Airfleet Leasing Corporation, Appellant, v. Arkansas Aviation Sales, Inc., Appellee, 368 F.2d 526 (8th Cir. 1966)Annotate this Case
Philip S. Anderson, Jr., of Wright, Lindsey & Jennings, Little Rock, Ark., for appellant and filed brief.
Leon B. Catlett, of Catlett & Henderson, Little Rock, Ark., for appellee and filed brief.
Before VOGEL, Chief Judge, MATTHES, Circuit Judge and DUNCAN, Senior District Judge.
In this diversity case appellant, plaintiff below, is seeking to recover damages in excess of $10,000.00 on the theory that appellee, defendant below, had made false and fraudulent representations upon which appellant relied in purchasing an airplane from appellee. Contemporaneously with the purchase appellant leased the airplane to one Don Welch, Jr. Welch defaulted in his payments and the airplane was returned to appellant. Eventually, this action was instituted.
The case was tried before the court, Honorable Gordon E. Young, without a jury. In its memorandum opinion, unpublished, the court found inter alia:
"The charges of fraud by the plaintiff may be classified as follows: (1) the alleged missing equipment on the airplane at the time it was delivered to Welch, and (2) the failure of Welch to make a substantial cash down payment on the airplane.
"The alleged missing equipment consists of one Motorola ADF, one Narco DME, and an automatic pilot.
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"The value of all of the equipment referred to above is not much more than $2,000 and it was all on the plane when it was delivered to plaintiff. At any rate I do not think that these sums are sufficient to be considered material in a transaction of sixty some odd thousand dollars. This part of the case does not give me concern.
"What does give me concern is the contention that defendant's representatives assured or promised plaintiff that Welch would make or had made a down payment of more than $10,000. The testimony of the principals on this issue is in direct conflict. To put it mildly, the testimony of one of them is incorrect.
"In support of the plaintiff's contention are the economics of the transaction. Usually lenders will not lend a proportionately large part of the purchase price unless they are assured that the purchaser has enough of his own money invested to be motivated to pay the balance of the price to protect his original investment.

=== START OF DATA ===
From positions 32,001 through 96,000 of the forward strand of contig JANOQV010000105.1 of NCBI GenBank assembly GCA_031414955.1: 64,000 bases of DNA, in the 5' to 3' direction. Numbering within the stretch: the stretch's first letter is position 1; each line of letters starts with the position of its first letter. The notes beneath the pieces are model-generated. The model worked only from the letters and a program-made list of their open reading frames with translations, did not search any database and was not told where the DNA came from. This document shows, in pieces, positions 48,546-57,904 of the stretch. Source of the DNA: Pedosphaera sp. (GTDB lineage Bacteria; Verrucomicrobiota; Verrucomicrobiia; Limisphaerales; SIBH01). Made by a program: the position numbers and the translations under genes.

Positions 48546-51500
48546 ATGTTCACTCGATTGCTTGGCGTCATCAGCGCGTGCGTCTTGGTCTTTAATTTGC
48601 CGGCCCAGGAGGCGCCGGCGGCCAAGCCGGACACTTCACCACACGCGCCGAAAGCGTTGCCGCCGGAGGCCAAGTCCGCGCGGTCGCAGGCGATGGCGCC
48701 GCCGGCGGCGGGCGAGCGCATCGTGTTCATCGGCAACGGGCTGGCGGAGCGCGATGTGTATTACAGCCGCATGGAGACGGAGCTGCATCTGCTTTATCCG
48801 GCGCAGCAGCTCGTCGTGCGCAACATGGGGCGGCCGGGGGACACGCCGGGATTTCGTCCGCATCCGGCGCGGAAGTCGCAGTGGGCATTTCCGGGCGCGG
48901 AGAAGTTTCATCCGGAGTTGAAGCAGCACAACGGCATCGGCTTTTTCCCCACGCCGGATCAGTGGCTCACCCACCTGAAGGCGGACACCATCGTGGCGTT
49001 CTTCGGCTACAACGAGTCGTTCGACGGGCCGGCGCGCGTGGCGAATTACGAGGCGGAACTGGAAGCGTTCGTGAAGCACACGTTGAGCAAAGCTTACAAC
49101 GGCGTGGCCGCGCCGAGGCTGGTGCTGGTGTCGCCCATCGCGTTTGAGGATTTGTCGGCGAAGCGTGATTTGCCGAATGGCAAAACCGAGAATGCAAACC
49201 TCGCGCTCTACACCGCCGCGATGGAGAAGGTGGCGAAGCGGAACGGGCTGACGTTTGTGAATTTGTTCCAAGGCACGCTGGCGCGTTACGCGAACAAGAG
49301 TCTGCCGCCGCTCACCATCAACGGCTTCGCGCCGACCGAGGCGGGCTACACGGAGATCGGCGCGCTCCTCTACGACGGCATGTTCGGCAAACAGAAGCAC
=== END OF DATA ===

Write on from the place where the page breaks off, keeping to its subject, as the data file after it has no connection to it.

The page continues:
"Yet in the correspondence between the parties such a down payment is never mentioned. Mr. Brown's letter of April 6 simply states that his company could not handle over $50,000 for the defendant. His letter of April 23 enclosed the lease contract with the statement that as soon as it was signed and returned with the bill of sale and insurance papers the plaintiff would send defendant a check for $50,000.
"The Court then is in this dilemma — the oral evidence is in sharp conflict. Nowhere in the documents or in the correspondence between the parties is there any reference to the requirement of a down payment by Welch. * * * I cannot find with the certainty that the law requires that the proof of the plaintiff on this issue meets the more exacting standard of being clear and convincing."
In our view, the only question presented by this appeal is whether the district court's findings of fact are clearly erroneous within the meaning of Rule 52 (a), Fed. R. Civ. P., as interpreted by the Supreme Court in United States v. United States Gypsum Company, 333 U.S. 364, 68 S. Ct. 525, 92 L. Ed. 746 (1948). We have carefully examined the record, including all exhibits, have considered the contentions of the parties, the applicable law and conclude that the court's findings are not clearly erroneous. We affirm.